Hundreds of high school students at the walkout
The second headline is not a happy one, nor is it a surprise: our students are struggling with mental health and general well-being. Beyond the data from last spring’s Teen Health Survey, our students have been vocalizing their concerns in real-time, organizing events such as a walkout at CRLS to protest sexual assault and a Day of Silence at one our upper schools to educate peers and the school community about what young people who are LGBTQIA+ experience routinely.
I continue to be impressed and inspired by our young people’s activism and leadership. I also continue to work to learn how, from my perch as a policy maker, I can help make our schools dramatically safer, more welcoming and affirming environments. At CRLS, my immediate action, having attended the walkout and spoken with a few of the organizers, was to amplify and endorse the student requests, all three of which struck me as entirely reasonable. The students asked for adult-facilitated conversations about sexual assault, an incident-reporting system that followed-up with each individual who filed a complaint, and a mandatory consent curriculum for all students. At my request, Dr. Greer updated the Committee and community on these requests at our December 7th meeting (minutes 0:41-1:03).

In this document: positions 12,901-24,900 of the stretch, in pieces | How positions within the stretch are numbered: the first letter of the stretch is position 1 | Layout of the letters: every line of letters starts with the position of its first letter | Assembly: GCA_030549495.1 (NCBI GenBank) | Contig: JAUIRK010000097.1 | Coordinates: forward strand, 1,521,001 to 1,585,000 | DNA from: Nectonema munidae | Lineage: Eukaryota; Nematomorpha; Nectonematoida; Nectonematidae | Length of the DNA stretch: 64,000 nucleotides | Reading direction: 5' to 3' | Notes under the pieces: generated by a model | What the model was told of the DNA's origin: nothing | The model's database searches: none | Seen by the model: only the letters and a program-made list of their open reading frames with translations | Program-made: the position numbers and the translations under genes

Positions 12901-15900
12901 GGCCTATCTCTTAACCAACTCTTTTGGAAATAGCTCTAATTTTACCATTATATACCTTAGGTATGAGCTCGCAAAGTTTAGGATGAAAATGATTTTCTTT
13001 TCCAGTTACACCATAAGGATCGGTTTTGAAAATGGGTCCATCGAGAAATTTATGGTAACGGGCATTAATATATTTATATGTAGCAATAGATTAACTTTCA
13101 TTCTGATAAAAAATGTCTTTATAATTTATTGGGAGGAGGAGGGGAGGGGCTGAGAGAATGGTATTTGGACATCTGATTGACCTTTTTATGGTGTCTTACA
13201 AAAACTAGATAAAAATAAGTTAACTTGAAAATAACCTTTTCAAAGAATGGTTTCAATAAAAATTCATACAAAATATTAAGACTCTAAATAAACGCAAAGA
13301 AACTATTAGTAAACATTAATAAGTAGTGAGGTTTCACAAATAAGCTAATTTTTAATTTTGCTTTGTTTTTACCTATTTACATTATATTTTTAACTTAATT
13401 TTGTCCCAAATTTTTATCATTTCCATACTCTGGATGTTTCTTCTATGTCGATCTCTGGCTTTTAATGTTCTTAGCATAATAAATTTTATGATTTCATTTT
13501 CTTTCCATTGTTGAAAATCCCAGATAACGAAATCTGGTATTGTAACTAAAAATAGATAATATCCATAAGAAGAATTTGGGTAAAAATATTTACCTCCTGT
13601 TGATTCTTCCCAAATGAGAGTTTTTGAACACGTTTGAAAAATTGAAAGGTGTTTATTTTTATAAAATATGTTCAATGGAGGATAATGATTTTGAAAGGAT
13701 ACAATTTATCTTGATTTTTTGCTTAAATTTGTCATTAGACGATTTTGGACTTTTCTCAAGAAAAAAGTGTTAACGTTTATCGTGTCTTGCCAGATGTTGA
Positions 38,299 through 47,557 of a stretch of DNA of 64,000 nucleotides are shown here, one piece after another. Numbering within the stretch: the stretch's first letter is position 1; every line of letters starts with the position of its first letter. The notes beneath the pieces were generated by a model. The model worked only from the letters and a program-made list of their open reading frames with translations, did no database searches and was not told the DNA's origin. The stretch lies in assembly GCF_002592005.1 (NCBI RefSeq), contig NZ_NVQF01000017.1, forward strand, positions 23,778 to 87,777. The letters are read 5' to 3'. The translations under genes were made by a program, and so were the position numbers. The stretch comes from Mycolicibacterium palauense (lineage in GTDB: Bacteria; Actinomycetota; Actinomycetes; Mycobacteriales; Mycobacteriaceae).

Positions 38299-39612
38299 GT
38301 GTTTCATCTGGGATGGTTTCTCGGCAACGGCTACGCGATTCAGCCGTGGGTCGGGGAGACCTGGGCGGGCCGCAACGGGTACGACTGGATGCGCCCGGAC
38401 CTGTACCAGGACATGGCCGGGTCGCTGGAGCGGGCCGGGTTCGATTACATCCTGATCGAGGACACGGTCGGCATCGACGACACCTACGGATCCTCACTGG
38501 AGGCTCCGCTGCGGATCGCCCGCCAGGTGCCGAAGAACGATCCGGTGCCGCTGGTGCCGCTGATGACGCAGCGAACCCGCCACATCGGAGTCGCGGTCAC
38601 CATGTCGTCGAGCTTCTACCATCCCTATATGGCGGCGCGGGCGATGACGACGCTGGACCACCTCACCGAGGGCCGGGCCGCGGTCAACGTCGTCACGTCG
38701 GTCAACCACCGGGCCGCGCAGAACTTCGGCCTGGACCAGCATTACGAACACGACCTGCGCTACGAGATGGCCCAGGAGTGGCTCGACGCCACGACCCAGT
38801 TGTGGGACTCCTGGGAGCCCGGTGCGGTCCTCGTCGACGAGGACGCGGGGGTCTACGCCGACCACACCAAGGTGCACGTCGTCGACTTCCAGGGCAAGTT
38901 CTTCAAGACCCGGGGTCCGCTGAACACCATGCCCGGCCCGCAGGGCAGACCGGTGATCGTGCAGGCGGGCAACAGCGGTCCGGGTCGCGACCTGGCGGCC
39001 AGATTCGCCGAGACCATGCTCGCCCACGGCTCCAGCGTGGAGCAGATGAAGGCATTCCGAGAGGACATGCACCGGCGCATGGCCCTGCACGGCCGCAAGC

Breaking ground for the new school building
Finally, the end of the calendar year coincided with the symbolic transition from an old school building to a new one, as elected, city, and school officials gathered to break ground for the building that will house the new Tobin Montessori School, the Vassal Lane Upper School, and four preschool classrooms run by the Department of Human Services. As a parent in the old building for a full decade, I will always remember that the foreboding exterior concealed the warmth felt by young and adult members of the communities inside. I am excited for our students, educators, families and community members who will have a beautiful, healthy, thoughtfully designed new building in which to thrive, come 2025.
I wish you and yours a healthy, joyous 2022 full of learning and growth! I look forward to our work together in the new year.
P.S. The new School Committee will be sworn in on Monday at 6p. With COVID precautions, the in-person capacity is quite limited, but you can catch the live-stream at www.cpsd.us or Cambridge Educational Access TV Channel 98/99.